Walking round the house to the western end of the garden takes you first past the Flower Carpet roses, looking ridiculously perky,

and then the old tin bath, also full of summery Gazanias and Osteospermums.

Once round the corner things take a definitely autumnal turn, 

but you’ve got to love that Cercis – talk about bonfire night!

Back round to the greenhouse, and you have to admire the continuing blooms of the greenhouse pots.  These have been blooming non stop since June and have been an absolute joy. 

The greenhouse, however, has not been such a joy.  It’s latterly suffered an infestation of whitefly, so I’ve hoiked nearly everything out, discarding all the tomatoes and cucumbers

and leaving pretty much everything else outside like a mad ‘bring and buy’ plant sale.

Fingers crossed the whitefly expire before the temperature drops – and anyone with any whitefly tips, please do share!  

With thanks to Steve, at Glebe House Garden, who now hosts End of Month views.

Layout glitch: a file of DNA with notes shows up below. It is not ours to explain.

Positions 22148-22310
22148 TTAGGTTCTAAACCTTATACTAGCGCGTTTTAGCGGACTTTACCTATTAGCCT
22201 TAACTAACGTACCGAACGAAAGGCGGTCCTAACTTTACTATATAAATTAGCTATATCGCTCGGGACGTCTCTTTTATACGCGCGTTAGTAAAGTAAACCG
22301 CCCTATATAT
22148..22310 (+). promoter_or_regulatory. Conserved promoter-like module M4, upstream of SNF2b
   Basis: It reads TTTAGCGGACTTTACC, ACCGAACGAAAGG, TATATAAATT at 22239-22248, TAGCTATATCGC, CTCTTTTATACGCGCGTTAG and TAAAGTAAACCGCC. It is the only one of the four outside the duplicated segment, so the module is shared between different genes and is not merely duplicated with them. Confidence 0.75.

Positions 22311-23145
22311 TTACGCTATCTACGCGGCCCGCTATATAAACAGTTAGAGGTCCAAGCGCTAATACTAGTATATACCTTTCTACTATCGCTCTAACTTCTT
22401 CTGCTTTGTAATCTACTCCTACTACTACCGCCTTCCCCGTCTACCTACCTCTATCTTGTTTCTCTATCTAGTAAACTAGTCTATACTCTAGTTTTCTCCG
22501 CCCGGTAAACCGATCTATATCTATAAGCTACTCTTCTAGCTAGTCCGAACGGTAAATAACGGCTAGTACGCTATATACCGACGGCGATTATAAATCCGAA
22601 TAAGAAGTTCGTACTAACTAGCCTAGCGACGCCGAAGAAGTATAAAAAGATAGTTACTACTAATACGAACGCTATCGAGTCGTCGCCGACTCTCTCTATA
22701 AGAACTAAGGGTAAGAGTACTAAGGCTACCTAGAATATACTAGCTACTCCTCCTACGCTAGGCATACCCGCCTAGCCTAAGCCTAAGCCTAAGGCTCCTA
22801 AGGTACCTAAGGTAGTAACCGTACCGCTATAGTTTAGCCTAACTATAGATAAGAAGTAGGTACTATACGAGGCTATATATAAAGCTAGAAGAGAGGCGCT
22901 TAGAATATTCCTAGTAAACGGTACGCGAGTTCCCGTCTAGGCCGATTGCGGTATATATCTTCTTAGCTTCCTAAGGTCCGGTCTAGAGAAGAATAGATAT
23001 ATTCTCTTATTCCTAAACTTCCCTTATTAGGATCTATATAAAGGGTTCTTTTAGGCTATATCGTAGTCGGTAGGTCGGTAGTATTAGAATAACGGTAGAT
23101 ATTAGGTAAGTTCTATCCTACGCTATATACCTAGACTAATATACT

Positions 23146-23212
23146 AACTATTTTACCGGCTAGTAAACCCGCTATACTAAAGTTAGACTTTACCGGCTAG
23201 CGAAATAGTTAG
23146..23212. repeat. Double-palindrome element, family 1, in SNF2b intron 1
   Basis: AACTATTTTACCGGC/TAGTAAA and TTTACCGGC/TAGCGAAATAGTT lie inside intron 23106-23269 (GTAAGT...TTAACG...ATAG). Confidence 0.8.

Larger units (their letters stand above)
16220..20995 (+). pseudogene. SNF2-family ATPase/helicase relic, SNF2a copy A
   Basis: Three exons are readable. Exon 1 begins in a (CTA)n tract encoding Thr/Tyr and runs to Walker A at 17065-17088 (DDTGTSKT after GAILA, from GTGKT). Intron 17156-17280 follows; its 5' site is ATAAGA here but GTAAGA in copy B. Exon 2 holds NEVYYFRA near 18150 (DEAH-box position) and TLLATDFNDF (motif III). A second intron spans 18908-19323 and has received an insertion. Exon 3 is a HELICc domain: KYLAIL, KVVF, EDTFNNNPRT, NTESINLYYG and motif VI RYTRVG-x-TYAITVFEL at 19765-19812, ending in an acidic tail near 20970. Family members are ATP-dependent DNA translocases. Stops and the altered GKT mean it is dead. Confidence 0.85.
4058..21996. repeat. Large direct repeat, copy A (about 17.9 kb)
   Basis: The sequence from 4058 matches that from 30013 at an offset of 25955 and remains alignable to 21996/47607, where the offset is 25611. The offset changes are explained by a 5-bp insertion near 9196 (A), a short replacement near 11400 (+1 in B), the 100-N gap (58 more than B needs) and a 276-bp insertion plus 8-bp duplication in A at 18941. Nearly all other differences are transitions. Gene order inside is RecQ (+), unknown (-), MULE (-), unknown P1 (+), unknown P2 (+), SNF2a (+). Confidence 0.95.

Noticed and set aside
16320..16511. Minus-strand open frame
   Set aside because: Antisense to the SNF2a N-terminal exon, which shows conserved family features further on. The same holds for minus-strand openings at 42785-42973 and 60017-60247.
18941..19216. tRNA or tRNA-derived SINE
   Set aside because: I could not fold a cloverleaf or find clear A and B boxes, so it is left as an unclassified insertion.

Hauser and Wirth

It was only seeing Hauser and Wirth on Gardeners’ World recently that I realised I’d never blogged beyond my Wordless Wednesday teaser last month.

Although a rather grey day, this was another bucket list garden, and despite it being the OH’s birthday weekend, I was indulged with a visit (although I did have to pay for lunch!)

Hauser and Wirth is a fabulous arts centre near Bruton in Somerset and was created from a number of historic farm buildings a couple of years ago.

Sadly, the gallery itself was closed on the day of our visit, but there was still amazing art work around the venue to enjoy.

Behind the gallery, Piet Oudolf has designed a 1.5 acre perennial meadow.  The garden exhibited the classic Oudolf approach to design, relying on contrasting forms and textures for interest, rather than clever colour combinations.